PLAINS, Ga. — Exaggeration, misinformation and myth have always infected politics – even before social media took it to the extreme.
Misconceptions take especially strong hold where U.S. presidents are concerned: sometimes to their advantage, sometimes not. Some claims relate to policy, others to their biographies and personal traits.
That George Washington story about the cherry tree? Apocryphal. And his teeth weren’t actually made of wood. (At least some of his “false teeth” were taken from the mouths of enslaved persons.) There’s no evidence that William Howard Taft ever got stuck in a bathtub. (He was the heaviest president on record, though, at more than 300 pounds.)
James Monroe wasn’t the principal force behind the Monroe Doctrine. (That would be his secretary of state and future president John Quincy Adams.) And Richard Nixon wasn’t actually impeached. (He resigned before the full House could vote on the matter.)
As former President Jimmy Carter receives home hospice care at the age of 98, misconceptions about his life are coming into focus as well. Most are rooted in some truth but need more context:
MISCONCEPTION: Ronald Reagan freed the American hostages in Iran.
MORE ACCURATE: Carter and his administration negotiated their release, but Tehran wouldn’t free them until after Reagan’s inauguration on Jan. 20, 1981.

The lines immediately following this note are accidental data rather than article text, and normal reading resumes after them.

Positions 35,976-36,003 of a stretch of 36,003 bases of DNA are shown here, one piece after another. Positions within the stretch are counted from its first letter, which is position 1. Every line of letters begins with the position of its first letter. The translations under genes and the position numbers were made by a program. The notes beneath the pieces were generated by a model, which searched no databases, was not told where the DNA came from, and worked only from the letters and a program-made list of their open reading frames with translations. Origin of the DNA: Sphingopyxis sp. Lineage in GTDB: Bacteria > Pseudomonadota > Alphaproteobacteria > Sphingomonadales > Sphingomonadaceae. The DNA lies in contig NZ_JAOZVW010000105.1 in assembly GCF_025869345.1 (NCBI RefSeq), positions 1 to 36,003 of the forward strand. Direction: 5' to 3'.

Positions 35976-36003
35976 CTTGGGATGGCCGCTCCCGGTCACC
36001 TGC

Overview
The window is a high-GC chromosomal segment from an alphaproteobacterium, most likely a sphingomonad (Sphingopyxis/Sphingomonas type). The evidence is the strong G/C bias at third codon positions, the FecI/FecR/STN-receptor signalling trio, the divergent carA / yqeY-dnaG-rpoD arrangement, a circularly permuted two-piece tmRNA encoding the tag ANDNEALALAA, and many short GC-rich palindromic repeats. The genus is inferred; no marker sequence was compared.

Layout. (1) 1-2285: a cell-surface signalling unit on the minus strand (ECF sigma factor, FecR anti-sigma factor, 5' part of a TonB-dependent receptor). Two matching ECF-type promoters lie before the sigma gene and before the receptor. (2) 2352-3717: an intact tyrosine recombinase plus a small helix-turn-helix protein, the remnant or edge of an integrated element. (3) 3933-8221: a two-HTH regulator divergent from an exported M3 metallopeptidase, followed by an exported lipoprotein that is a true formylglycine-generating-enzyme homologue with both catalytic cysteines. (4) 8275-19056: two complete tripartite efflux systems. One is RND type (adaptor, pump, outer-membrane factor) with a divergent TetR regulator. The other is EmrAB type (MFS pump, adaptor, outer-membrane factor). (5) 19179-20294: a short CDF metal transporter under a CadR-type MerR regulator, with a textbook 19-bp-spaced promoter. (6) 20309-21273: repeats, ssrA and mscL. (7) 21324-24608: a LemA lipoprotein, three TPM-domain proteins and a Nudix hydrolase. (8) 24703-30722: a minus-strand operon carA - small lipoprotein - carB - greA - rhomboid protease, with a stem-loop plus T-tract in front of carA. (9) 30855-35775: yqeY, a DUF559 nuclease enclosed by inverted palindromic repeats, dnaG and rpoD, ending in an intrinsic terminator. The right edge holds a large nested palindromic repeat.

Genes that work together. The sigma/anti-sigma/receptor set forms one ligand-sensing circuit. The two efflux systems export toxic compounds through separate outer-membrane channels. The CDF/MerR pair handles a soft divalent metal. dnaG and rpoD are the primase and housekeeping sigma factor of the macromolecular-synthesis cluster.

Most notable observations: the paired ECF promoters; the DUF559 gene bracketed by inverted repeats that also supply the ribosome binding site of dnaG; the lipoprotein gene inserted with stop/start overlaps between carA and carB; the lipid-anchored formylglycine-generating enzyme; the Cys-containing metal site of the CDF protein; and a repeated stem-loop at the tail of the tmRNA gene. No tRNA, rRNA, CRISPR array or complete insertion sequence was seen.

THE DETAILS: Iranian revolutionaries stormed the U.S. Embassy in Tehran on Nov. 4, 1979. They would hold 52 U.S. citizens for 444 days. From the outset, Carter resolved not to start a shooting war in response. He authorized a rescue mission in the spring of 1980, but mechanical problems forced the helicopter operation to abort and one crashed, killing eight servicemen.
Carter, a Democrat, continued diplomatic efforts but suffered politically amid intense news coverage of the crisis. He lost in a Nov. 4 landslide to the Republican Reagan. A final round of negotiations began in Algeria after. The U.S. delegation was led by Deputy Secretary of State Warren Christopher. Iran and the U.S. finalized terms for the hostages’ release on Carter's final full day in office, Jan. 19, 1981, and Carter remained in the Oval Office the next morning, Inauguration Day, seeing through details. They were released shortly after Reagan was sworn in. Reagan then sent Carter to West Germany to greet the freed Americans.
MISCONCEPTION: Jimmy and Rosalynn Carter founded Habitat for Humanity.
MORE ACCURATE: The Carters have been Habitat’s most famous endorsers and volunteers. But the organization was established by wealthy businessman Millard Fuller and his wife, Linda, as an outgrowth a Georgia commune where the spent time in the 1960s.
THE DETAILS: Habitat grew out of the housing ministry of Koinonia Farm, a multiracial commune in Carter’s home county that was ostracized in the days of Jim Crow segregation. In 1965, Fuller came to the farm for what he’d later describe as spiritual renewal.